Now, starting off a rape crisis center that will address cases across the country in 2005, opened us as an organisation to the dangers a child victim or an adult survivor had to face beyond seeking justice – mental health issues, pregnancy, HIV infection, sexually transmitted infections (STIs), stigma, blame, etc. traumatic as the situation is, it was difficult discovering that one had been infected with HIV. Then we delved into HIV prevention and could see the gap therein. Post Exposure Prophylaxis (PEP) was available in the national ARV programme. Our investigation revealed it was accessible only to medical personnel for occupational exposure. MediaCon began advocacy and education on the availability and requested for access to victims of sexual violence. About the same time, a Joint WHO/ILO expert consultation for the development of policy and guidelines on occupational and non-occupational exposure held in Geneva.
Post Exposure Prophylaxis (PEP) according to World Health Organisation (WHO) is, a short-term antiretroviral treatment to reduce the likelihood of HIV infection after potential exposure, either occupationally, or through sexual intercourse.
What are the benefits of accessing this combination prevention treatment?
- Antiretroviral (ARVs) have been used to prevent infections in case of accidental exposure for many years. It involves taking a 28-day course of ARVs.
- PEP should be offered and initiated as early as possible, for all individuals with an exposure that has the potential for HIV transmission, and ideally within 72 hours
- It offers a single opportunity to prevent HIV after exposure ( You have to adhere to and complete the 28 days treatment)
- Adherence support is also offered to improve adherence and completion rates through counselling.
- Simplified prescription approaches have been continually improved upon by WHO and other partners
What is our status as a country in addressing violence against women and preventing new HIV infection?
Finally in 2015, Nigeria signed into law Violence Against Person Prohibition (VAPP) Act. However, great as this feat is, it’s only applicable in the Federal Capital Territory (FCT), Abuja. Except for a few states that have their own criminal laws reviewed like Lagos and Ekiti. Definitions of certain crimes still suffer the criminal code and of course the penal code. Many states are yet to domesticate the VAPP Act into laws. The fight against domestic and sexual violence still has a long way to go.
As for accessibility to PEP, Nigeria has made giant strides – Utilising and integrating into existing programmes and structure has assisted in wide availability of Post Exposure Prophylaxis (PEP), such as reaching out through Primary health care (PHC) centers, existing ARV centers and increasing rape crisis centers and sexual assault referral centers.
This is everyone’s problem. It affects manpower, productivity and waste of medical resources. Thereby prevention is better than cure. Every sector is affected. Government, corporate, nollywood, entertainment, professional bodies, civil society, traditional and religious bodies have to get involved more than ever. As they make their own contributions to:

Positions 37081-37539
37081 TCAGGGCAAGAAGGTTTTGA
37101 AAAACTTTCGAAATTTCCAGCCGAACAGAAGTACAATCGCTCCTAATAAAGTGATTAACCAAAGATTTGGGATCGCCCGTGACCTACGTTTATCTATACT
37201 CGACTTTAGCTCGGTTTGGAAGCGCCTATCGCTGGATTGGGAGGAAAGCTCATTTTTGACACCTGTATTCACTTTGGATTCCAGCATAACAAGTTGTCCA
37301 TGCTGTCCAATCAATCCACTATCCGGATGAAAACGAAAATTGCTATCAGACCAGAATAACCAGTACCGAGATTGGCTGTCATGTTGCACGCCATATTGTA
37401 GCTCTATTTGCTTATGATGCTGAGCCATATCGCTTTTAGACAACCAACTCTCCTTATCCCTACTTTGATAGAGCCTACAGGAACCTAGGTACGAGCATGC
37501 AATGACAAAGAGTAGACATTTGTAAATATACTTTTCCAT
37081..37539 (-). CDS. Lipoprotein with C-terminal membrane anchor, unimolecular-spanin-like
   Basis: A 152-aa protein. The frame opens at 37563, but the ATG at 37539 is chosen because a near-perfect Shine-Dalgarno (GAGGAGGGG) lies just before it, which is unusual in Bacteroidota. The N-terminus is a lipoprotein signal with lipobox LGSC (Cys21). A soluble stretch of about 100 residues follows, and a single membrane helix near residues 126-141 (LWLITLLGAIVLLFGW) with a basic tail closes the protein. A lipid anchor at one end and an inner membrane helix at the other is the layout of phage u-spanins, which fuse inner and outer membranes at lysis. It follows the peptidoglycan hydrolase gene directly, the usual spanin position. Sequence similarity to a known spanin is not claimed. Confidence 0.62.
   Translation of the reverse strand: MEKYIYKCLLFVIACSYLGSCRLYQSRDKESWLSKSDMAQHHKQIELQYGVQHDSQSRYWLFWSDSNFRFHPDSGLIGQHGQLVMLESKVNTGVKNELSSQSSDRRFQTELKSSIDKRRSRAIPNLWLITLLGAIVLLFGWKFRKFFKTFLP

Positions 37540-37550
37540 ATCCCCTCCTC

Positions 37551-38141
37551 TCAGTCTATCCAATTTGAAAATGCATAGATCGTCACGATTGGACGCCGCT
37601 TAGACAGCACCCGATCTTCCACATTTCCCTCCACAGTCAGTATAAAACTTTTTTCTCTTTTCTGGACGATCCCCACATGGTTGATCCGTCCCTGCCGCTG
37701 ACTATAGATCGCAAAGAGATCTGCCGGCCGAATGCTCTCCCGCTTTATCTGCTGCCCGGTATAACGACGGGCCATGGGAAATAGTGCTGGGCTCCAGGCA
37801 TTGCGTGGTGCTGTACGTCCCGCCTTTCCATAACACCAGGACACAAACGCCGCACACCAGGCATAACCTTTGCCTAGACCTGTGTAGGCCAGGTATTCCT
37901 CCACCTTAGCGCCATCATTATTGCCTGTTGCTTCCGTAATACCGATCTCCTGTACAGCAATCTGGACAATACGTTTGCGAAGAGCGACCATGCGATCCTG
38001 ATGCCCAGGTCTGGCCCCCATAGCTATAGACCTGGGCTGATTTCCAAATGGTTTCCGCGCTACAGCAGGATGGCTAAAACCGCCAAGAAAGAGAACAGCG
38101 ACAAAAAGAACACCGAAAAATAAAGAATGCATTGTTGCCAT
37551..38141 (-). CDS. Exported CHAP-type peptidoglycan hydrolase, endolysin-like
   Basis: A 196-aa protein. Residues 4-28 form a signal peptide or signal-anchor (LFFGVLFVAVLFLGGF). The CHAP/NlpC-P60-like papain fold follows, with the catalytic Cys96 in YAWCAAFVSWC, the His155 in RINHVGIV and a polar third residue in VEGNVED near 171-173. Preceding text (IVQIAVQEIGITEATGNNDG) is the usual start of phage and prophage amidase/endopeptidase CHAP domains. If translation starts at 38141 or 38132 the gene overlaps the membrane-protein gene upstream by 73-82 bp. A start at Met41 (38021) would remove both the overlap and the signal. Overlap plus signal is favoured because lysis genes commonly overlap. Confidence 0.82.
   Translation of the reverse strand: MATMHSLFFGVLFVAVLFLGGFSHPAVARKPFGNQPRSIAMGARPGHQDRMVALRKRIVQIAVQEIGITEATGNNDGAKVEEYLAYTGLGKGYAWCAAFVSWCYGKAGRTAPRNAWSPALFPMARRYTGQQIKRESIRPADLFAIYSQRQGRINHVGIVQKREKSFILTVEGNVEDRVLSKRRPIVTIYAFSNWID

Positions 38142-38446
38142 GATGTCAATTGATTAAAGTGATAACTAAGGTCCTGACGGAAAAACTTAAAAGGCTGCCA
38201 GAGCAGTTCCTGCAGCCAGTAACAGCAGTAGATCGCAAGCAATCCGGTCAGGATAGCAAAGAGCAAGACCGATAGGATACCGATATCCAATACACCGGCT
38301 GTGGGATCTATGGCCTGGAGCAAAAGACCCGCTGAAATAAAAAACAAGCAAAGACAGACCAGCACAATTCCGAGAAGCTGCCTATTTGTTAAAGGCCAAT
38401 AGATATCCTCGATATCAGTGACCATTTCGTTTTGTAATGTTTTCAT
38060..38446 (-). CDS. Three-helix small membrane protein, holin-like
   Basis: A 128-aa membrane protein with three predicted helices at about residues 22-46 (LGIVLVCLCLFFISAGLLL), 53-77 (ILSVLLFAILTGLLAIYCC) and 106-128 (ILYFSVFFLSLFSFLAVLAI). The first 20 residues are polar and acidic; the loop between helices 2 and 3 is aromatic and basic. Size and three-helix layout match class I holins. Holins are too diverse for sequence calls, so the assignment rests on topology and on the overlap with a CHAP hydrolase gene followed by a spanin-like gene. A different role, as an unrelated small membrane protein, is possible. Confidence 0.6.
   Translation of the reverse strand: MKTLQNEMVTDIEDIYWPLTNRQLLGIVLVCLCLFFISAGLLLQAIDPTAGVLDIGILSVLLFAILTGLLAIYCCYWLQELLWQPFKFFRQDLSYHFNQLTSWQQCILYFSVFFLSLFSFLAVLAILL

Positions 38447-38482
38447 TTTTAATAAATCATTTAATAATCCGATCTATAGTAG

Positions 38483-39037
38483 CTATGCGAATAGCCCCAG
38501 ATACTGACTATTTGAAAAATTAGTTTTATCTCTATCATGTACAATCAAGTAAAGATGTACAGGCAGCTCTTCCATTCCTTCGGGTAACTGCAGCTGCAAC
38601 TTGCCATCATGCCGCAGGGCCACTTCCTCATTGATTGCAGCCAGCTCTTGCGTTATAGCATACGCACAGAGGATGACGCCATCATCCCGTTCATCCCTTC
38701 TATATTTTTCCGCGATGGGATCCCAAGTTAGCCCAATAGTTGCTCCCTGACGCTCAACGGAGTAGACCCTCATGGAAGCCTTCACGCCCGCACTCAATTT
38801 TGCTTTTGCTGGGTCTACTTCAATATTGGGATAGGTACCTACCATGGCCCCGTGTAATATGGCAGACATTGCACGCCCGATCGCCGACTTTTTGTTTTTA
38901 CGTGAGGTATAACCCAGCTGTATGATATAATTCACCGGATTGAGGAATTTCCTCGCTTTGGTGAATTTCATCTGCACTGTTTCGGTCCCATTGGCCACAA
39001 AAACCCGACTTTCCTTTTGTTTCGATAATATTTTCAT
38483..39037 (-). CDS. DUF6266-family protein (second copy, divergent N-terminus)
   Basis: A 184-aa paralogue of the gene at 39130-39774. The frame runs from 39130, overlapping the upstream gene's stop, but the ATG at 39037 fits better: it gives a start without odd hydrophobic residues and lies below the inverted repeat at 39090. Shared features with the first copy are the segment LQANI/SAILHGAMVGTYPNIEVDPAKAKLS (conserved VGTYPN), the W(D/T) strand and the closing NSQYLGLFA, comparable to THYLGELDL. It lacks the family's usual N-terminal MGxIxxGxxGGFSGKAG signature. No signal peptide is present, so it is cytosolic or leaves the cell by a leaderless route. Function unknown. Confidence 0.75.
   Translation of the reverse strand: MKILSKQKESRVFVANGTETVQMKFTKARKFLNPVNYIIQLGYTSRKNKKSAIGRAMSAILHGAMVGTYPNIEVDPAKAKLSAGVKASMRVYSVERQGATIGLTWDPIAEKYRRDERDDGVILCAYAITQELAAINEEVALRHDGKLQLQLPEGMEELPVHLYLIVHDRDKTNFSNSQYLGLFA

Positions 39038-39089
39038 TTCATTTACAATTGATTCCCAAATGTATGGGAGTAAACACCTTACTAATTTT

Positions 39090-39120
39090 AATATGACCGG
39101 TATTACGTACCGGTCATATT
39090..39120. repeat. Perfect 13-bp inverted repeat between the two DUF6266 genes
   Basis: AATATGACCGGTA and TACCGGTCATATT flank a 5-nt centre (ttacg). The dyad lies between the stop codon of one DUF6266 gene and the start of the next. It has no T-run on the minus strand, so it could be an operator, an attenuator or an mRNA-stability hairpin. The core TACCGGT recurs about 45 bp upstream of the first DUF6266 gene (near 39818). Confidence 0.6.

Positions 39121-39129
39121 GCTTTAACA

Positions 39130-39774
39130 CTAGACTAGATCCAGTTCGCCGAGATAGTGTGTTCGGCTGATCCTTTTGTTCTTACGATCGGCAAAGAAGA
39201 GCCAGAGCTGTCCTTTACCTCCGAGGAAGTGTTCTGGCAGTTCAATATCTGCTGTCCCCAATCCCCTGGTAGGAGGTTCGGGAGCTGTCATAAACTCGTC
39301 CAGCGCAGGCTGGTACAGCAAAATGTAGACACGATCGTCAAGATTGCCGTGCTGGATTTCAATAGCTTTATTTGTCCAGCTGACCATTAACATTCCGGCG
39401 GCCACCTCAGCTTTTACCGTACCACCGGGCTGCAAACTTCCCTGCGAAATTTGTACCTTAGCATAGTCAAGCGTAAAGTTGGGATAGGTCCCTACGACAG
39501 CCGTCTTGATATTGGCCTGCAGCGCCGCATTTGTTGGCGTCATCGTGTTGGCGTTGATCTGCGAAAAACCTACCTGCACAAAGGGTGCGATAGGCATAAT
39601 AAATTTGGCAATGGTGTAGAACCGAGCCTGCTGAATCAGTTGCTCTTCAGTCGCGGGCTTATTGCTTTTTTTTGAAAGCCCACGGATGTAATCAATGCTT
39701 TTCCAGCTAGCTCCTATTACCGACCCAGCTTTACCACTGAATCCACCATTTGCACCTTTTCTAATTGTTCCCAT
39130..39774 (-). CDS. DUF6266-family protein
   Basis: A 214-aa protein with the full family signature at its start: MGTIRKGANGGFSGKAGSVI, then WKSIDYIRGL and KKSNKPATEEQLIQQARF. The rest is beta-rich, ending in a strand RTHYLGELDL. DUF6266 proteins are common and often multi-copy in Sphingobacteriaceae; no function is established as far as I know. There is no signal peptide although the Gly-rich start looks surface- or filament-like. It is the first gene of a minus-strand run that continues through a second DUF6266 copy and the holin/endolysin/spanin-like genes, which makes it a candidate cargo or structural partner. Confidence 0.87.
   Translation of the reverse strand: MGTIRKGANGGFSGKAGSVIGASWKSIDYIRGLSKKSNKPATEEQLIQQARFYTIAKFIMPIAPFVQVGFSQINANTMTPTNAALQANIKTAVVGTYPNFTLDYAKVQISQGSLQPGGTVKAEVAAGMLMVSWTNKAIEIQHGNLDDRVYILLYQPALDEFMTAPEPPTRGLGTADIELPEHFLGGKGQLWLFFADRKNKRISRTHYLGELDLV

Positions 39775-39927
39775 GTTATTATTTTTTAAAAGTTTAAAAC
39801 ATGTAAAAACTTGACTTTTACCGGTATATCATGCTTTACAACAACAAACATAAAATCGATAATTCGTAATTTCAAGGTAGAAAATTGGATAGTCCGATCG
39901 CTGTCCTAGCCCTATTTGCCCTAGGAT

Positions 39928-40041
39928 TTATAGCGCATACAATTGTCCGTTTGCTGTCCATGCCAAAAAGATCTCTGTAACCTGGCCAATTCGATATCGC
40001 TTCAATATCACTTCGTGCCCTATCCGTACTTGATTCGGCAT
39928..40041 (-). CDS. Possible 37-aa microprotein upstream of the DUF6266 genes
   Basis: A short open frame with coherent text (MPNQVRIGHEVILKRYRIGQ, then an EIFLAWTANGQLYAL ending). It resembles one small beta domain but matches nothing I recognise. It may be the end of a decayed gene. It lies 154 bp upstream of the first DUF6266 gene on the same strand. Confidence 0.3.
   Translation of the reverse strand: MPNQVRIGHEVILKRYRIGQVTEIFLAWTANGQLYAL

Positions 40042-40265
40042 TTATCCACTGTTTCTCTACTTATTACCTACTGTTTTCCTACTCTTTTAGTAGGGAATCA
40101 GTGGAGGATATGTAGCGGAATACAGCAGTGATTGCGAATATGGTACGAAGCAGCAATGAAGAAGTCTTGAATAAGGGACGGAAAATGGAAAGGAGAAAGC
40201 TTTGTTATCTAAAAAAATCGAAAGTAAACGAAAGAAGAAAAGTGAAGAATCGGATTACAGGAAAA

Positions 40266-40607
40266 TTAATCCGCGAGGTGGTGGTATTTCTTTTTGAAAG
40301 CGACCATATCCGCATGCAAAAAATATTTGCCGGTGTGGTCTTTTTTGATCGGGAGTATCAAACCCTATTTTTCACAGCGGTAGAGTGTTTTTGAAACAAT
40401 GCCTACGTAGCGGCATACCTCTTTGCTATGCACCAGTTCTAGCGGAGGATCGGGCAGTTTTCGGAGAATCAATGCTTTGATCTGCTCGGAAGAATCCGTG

- Massive awareness and education of the populace is highly required.
- Victims Funds to help women receive mental health and other psychosocial support
- Review of laws as well as enactment of VAPP at state levels
- More Sexual assault referral and rape crisis centers
- Trained and equipped police force
- Enhance multi-sectoral response to Sexual and Domestic violence
- Owning our problem, accepting responsibility and taking steps to protection children (both girl and boy child), women and men.
Facts are, new infections are increasing and the battle that was once thought to be a winning one is facing us like we haven’t even started. Yet, as the theme for this year states ‘Communities can make the difference.’ It behoves us as Nigerians to step back and look deep within us. With reduced funding and a shrinking space for civil society, returning to the old ways to mobilize and address the barriers hindering communities delivery of services and maintaining HIV/AIDS on the political agenda, that human rights are respected, and our decision-makers and implementers are held accountable to reduce and eliminate violence of all forms against women.
Dr. Princess Olufemi-Kayode is an Ashoka Fellow. A Sexual Violence Response Expert with over 20 years experience on the field. The activist cum advocate also specializes in Forensic interviewing and Child Protection. She has worked with over 20, 000 individual sexually violated persons with over 70% of children. A survivor of sexual violence herself, she realized the impact of the consequences of Child Sexual Abuse on individual children and women and how family, community and the society at large are affected. This led to her raising public awareness and seeking institutional support to meet the needs of abused children and to prevent the long-term effects of abuse from seeping into the health, safety, and productivity of the Nigerian society. Thus in 2000, she founded Media Concern Initiative (MediaCon) - for Women & Children, a non-governmental-organization which is working passionately on providing innovative solutions to responding to prevention of child sexual abuse / sexual violence and crisis provision in Nigeria and Africa.